Archive for February, 2009

The Inside Baseball
February 15, 2009

One sunny day more than a decade ago, I learned an intrinsic truth about the game of baseball: what you don’t see – the psychology and strategies of the game, the “inside baseball” – truly make the game.  For anyone who doesn’t realize that, sitting through nine innings is as interesting as watching the spin cycle on a washing machine.  Thanks to my friend and baseball maniac JT who did play-by-play for me at that spring training game, I learned there is much more to baseball than meets the eye, and that it is fascinating as it unfolds.

 

Sort of like politics.

 

Now combine the two, and you have the maneuverings and machinations behind what may eventually be a billion tax-dollar deal to build a new stadium for the Marlins. 

That said, some questions arise from the Friday the 13th vote-that-wasn’t, questions that probably won’t make the evening news:

 

* The Miami commissioner who raised concerns about the details of the deal was criticized for “rewriting” the deal on the dais.  But where else does an elected official officially and publicly question a deal crafted largely in closed meetings and not fully released until hours before?

 

* What is it about maternity leave that prevented Miami Commissioner Michelle Spence Jones her from casting the all-important vote? (Congrats, by the way).  I’ve been on maternity leave.  Twice.  Tired?  Yes, but fully functional.  No, it wasn’t the baby that kept the up-for-reelection Commissioner Spence-Jones from showing up to be a certain swing vote.   If the commissioner wants to develop her parenting skills, she should start with role modeling responsibility and courage.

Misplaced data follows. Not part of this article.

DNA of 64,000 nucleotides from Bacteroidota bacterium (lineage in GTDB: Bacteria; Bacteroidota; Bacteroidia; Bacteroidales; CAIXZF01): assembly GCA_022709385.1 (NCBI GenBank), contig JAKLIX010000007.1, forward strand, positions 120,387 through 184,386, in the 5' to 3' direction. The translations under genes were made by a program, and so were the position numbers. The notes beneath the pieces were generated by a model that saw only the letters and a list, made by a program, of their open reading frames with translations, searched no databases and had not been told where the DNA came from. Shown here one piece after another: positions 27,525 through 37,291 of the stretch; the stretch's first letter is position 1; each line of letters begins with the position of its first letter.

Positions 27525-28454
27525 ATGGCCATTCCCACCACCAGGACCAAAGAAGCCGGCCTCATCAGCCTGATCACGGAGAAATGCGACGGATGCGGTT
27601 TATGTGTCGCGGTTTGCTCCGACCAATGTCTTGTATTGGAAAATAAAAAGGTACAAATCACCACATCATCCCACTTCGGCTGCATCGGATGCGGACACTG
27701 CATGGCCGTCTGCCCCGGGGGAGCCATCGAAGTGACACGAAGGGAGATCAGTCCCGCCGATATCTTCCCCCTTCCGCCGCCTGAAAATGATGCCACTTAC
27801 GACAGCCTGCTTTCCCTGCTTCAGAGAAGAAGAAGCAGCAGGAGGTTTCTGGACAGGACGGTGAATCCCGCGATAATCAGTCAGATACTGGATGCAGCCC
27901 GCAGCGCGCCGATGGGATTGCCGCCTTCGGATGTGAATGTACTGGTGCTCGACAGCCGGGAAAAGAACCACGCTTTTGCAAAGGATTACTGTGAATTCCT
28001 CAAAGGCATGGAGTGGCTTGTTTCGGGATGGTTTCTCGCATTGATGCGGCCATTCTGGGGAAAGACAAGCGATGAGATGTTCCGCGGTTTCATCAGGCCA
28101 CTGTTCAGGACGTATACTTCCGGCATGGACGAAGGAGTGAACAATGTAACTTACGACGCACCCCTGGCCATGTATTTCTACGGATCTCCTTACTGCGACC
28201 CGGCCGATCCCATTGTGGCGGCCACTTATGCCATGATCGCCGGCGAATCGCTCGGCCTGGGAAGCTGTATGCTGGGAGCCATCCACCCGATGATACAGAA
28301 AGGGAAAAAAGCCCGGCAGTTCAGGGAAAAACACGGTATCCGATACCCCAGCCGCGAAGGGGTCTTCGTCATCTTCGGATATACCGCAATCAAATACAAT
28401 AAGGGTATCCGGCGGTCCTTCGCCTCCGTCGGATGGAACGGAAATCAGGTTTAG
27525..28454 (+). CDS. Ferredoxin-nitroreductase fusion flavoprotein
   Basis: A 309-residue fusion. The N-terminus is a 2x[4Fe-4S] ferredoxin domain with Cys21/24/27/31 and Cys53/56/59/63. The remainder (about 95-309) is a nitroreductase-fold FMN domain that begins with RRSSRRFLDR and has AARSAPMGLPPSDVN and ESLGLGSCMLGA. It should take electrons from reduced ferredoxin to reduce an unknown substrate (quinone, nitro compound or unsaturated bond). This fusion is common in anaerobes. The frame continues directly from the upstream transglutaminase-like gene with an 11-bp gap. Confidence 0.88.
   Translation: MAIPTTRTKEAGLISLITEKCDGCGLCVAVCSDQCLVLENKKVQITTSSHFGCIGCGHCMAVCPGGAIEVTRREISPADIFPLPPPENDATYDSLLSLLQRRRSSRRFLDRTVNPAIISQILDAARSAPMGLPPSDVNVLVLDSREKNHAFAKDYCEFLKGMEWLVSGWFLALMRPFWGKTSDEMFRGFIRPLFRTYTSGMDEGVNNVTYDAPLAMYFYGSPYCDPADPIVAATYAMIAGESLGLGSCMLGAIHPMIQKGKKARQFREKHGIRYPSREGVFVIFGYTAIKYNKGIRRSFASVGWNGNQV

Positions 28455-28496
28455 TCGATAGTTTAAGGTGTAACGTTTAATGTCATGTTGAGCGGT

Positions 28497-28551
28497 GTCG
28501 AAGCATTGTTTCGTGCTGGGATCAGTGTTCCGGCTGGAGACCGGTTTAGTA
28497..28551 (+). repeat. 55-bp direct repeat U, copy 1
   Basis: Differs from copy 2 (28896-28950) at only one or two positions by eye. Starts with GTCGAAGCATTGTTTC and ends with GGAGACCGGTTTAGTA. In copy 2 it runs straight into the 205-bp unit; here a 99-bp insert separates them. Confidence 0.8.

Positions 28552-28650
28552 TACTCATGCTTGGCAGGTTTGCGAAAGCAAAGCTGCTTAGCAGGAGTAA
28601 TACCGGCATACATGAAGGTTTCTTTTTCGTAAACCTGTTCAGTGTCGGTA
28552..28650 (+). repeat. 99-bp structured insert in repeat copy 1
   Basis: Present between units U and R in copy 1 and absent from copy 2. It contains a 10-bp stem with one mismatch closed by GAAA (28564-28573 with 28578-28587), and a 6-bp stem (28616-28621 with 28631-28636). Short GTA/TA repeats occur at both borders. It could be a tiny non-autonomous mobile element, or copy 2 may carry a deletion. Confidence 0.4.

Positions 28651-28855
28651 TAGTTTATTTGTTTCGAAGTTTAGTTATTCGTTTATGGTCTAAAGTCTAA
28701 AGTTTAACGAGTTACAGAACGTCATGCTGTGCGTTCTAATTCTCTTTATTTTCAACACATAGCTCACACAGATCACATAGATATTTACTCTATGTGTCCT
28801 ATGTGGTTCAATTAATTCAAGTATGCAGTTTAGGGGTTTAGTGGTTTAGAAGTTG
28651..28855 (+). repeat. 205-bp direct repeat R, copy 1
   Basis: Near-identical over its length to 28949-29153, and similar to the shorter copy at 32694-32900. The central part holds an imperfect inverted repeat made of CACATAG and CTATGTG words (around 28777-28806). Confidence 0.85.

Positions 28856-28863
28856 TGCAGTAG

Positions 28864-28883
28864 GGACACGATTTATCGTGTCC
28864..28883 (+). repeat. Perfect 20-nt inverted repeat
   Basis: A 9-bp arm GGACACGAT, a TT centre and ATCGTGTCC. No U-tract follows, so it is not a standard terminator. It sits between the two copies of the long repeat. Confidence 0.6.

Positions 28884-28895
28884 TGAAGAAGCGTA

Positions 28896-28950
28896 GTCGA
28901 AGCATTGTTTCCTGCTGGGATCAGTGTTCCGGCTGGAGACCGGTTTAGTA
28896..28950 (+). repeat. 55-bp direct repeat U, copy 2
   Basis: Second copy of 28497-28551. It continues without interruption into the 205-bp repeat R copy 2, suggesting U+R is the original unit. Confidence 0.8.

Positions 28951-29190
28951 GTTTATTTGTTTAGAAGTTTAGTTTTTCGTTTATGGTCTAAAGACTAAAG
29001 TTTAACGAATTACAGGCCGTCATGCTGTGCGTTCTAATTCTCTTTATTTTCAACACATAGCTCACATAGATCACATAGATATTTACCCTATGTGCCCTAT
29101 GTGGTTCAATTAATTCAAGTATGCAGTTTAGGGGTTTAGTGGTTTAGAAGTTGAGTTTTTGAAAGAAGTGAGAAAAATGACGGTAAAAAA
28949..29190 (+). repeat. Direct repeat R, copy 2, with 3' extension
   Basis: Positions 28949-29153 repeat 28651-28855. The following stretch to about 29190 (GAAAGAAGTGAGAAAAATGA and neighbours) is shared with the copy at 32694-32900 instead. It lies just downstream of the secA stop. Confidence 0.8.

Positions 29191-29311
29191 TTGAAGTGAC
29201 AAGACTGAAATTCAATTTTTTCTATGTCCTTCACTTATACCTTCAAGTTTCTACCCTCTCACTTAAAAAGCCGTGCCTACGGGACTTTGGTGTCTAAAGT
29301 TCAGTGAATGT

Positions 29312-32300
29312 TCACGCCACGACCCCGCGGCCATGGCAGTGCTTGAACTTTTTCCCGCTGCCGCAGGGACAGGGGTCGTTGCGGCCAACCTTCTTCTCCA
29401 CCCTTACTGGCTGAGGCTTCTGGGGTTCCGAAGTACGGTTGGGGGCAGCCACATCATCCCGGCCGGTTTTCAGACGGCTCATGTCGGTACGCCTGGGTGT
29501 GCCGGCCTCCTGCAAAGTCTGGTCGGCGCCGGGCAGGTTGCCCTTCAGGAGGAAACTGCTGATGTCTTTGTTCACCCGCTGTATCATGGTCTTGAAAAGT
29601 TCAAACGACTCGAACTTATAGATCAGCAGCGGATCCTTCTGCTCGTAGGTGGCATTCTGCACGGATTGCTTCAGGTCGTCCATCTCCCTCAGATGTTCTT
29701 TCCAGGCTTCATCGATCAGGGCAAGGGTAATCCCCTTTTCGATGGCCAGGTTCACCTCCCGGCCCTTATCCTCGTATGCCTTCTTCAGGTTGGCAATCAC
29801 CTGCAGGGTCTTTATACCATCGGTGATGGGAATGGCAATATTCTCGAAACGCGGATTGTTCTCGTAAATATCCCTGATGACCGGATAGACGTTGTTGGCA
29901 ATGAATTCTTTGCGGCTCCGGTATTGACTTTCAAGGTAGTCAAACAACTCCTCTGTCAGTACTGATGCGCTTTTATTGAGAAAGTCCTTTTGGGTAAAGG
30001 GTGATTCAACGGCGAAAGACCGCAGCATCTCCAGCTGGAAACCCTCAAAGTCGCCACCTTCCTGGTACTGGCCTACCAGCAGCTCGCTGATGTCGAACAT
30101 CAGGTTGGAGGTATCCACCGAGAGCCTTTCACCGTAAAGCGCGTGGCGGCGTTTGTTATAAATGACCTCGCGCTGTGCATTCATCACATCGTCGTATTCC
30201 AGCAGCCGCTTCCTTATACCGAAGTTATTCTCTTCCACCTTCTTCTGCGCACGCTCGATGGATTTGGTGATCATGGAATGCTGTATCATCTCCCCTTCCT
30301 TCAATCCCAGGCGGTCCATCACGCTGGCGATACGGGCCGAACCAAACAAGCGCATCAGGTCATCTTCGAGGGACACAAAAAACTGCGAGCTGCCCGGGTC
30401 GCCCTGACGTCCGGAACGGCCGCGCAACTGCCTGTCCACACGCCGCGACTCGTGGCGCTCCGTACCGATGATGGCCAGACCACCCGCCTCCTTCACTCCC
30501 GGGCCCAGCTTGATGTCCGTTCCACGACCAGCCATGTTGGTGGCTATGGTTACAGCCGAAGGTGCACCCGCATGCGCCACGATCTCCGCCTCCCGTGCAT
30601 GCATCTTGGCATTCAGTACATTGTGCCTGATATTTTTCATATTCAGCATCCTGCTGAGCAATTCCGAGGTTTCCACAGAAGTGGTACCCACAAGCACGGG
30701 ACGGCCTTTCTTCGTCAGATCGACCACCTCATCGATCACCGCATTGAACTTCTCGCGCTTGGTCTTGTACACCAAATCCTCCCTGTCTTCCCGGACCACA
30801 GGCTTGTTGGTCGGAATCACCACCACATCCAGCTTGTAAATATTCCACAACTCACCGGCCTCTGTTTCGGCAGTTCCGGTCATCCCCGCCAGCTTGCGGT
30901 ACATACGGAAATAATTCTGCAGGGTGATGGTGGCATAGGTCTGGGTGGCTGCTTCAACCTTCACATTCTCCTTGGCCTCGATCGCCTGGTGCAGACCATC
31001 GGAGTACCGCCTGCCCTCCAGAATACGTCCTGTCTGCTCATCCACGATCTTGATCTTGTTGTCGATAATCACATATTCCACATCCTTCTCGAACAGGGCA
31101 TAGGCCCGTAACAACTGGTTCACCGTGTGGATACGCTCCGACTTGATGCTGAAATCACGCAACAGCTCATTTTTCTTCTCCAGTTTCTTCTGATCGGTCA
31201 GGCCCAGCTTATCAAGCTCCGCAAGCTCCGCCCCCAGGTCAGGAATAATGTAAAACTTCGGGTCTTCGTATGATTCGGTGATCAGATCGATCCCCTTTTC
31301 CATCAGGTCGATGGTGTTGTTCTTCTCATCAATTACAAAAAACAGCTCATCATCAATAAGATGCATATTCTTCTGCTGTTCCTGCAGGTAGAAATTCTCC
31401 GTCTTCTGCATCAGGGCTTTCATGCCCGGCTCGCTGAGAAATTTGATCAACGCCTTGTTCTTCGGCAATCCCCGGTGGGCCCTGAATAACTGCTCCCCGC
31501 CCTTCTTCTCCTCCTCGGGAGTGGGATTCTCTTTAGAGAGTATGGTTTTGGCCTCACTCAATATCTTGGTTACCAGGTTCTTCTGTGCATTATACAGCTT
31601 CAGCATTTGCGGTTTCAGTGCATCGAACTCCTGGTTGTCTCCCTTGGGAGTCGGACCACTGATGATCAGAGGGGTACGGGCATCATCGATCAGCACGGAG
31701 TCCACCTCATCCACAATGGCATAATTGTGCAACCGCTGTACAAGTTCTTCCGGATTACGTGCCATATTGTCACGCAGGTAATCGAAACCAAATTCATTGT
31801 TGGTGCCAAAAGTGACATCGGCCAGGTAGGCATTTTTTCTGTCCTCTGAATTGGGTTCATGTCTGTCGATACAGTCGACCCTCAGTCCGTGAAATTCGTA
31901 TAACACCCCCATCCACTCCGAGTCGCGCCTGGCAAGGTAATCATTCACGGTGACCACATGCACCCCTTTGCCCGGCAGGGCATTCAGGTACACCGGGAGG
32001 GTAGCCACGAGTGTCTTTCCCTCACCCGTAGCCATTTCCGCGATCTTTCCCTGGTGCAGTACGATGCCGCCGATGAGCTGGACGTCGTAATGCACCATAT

* Is the Miami Herald bi-polar?  The day before the scheduled vote, the newspaper’s editorial writers endorsed the stadium deal, even as its own reporters had spent weeks detailing every reason why the deal is a bad one for taxpayers.

 

* Why are “jobs” the big selling point now?  It was never about jobs, not during any part of the last decade of debate about whether to publicly fund a new stadium and how much to spend.  It was never about jobs, until the economic hemorrhage a few months ago added an opportunity for supporters to insert the new buzzword “stimulus” into the argument for a new construction project.  Certainly thousands of construction jobs, however temporary, would be a great benefit.  The question is – at what cost, and can half a billion dollars “buy” more and better.

 

 

Supporters of the stadium deal, including the Miami and Miami-Dade County mayors, have waxed poetic about the “intangible” benefits of a new stadium, the inherent value of baseball, the love of the game, tradition-building.  Filled with misty-eyed emotion, they envisioned dads taking their kids to the ballpark and team spirit that would build our civic bonds.  Contrast that with a conversation I had a few weeks ago with Marlins President David Samson, who helped craft the potentially profitable deal for his franchise using a lot of public money.  He said, flat out, the stadium negotiation is “a business deal”.  Nothing more, nothing less.  No passion, no drama, no emotion, just a numbers game to get to a profitable conclusion. 

 

March 12th is the next “at bat”.

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